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sense, if read as so many lines of prose, would end with the falling slide, and this is the slide they ought to end with in verse. The member, indeed, which ends with impetuous, ought to have the rising slide ; because, though it forms perfect sense, it is followed by a member which does not form sense by itself, and for this reason would necessarily adopt the rising slide, if it were prose.

In the same manner, though we frequently suspend the voice by the rising inflection in verse, where, if the composition were prose, we should adopt the falling, yet, wherever in prose the member or sentence would necessarily require the rising inflection, this inflection must necessarily be adopted in verse. An instance of all these cases may be found in the following example from Pope :

He, who through vast immensity can pierce,
See worlds on worlds compose one universe ;
Observe how system into system runs,
What other planets circle other suns ;
What varied being peoples ev'ry star;
May tell why heaven has made us as we are.
But of this frame, the bearings, and the ties,
The strong connexions, nice dependencies,
Gradations just, has thy pervading soul
Look'd through? or can a part contain the whole

Is the great chain, that draws all to agree,
And drawn supports, upheld by God, or thee ?

Pope's Essay on Man. If this passage were prose, every line but the fifth might end with the falling inflection ; but the fifth being that where the two principal constructive parts unite, and the sense begins to form, here, both in prose and verse, must be the principal pause, and the rising inflection. The two questions with which the ninth and tenth lines end ought to have the rising in

flection also, as this is the inflection they would necessarily have in prose; though from injudiciously printing the last couplet, so as to form a fresh paragraph, the word whole is generally pronounced with the falling inflection, in order to avoid the bad effect of a question with the rising inflection at the end of a paragraph ; which would be effectually prevented by uniting the last couplet to the rest, so as to form one whole portion, and which was undoubtedly the intention of the poet.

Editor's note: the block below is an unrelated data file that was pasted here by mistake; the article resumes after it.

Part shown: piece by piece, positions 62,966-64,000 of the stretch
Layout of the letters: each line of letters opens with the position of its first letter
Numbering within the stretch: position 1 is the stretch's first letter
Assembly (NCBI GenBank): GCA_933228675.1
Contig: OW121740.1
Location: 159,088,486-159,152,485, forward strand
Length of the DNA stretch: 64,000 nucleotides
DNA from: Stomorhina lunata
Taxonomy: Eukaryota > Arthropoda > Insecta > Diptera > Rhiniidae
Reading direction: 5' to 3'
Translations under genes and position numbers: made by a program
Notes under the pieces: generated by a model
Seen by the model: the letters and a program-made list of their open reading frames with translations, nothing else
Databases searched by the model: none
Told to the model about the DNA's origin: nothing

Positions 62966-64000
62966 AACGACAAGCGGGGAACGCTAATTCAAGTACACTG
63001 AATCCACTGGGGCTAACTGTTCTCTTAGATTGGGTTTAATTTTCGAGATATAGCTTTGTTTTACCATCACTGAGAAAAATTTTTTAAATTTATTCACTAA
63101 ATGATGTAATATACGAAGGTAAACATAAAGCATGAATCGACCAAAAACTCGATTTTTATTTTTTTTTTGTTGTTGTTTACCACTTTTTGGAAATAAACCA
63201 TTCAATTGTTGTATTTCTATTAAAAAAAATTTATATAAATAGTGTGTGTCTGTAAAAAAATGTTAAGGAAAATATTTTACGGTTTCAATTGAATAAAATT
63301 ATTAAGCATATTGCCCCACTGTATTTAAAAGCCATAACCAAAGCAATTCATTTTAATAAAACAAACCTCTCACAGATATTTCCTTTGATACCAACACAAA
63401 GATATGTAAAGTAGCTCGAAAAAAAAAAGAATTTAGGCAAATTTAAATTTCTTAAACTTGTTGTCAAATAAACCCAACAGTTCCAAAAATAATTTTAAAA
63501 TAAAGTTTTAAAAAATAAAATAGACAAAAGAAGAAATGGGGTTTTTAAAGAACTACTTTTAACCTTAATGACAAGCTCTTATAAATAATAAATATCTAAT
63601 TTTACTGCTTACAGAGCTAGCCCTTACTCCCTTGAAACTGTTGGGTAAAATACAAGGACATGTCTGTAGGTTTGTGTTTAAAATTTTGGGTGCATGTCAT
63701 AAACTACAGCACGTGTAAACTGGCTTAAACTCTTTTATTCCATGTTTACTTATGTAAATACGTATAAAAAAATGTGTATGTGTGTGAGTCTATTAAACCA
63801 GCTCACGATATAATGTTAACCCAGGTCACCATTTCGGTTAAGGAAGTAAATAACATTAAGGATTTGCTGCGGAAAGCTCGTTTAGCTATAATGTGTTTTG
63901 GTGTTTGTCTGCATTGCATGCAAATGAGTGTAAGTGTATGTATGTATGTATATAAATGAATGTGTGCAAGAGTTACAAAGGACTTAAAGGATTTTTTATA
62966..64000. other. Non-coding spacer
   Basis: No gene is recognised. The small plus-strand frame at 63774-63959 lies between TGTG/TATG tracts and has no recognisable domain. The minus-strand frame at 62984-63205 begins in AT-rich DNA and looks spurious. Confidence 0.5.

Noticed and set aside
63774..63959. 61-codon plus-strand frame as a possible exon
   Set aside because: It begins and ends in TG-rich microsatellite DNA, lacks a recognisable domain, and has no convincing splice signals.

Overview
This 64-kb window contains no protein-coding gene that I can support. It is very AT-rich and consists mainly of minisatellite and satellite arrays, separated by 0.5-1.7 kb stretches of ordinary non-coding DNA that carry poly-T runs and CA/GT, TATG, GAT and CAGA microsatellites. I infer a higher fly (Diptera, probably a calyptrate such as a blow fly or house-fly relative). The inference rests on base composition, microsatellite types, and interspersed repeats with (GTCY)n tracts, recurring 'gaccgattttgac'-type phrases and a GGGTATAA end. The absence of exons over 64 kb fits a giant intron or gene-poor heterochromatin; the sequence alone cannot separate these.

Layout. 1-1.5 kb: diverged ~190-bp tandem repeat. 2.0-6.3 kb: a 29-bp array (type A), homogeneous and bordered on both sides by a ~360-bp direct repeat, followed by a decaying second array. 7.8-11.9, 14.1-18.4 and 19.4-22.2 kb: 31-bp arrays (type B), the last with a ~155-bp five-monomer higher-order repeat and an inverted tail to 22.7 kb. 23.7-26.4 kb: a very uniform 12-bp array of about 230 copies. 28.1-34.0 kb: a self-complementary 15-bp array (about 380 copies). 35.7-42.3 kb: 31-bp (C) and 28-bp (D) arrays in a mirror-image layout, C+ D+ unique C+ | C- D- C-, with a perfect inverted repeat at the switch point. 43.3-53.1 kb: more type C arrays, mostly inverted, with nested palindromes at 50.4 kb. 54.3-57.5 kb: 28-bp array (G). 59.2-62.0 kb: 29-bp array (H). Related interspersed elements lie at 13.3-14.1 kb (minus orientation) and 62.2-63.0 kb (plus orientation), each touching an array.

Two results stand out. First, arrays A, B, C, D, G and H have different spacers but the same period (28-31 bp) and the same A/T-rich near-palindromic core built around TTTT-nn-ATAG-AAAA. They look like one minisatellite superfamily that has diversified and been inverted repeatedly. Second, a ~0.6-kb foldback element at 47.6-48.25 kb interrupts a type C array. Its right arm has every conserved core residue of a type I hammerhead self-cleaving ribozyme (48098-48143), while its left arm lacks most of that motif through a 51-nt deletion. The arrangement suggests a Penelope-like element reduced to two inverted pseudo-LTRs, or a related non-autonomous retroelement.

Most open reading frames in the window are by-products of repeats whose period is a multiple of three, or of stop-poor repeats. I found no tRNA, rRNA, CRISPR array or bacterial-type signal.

Having premised these observations, I shall endeavour to throw together a few rules for the reading of verse, which, by descending to particulars, it is hoped will be more useful than those very general ones, which are commonly to be met with on this subject, and which, though very ingenious, seem calculated rather for the making of verses, than the reading of them.

Of the accent and emphasis of verse.

Rule I. In verse, every syllable must have the same accent, and every word the same emphasis, as in prose; for though the rhythmical arrangement of the accent and emphasis is the very definition of poetry, yet, if this arrangement tends to give an emphasis to words which would have none in prose, or an accent to such syllables as have properly no accent, the rhythmus, or music of the verse, must be entirely neglected. Thus the article the ought never to have a stress, though placed in that part of the verse where the ear expects an accent.

EXAMPLE

Of all the causes which conspire to blind
Man's erring judgment, and misguide the mind,
What the weak head with strongest bias rules,
Is pride, the never failing vice of fools.

Pope. An injudicious reader of verse would be very apt to lay a stress upon the article the in the third line, but a good reader would neglect the stress on this, and transfer it to the words what and weak. Thus also, in the following example, no stress must be laid on the word of, because we should not give it any in prosaic pronunciation.

Ask of thy mother earth why oaks are made
Taller and stronger than the weeds they shade.

Pope. For the same reason the word as, either in the first or second line of the following couplet, ought to have no stress.

Eye nature's walks, shoot folly as it flies,
And catch the manners living as they rise.

Pope. . The last syllable of the word excellent, in the following couplet, being the place of the stress, is very apt to draw the reader to a wrong pronunciation of the word, in compliance with the rhythmus of the verse.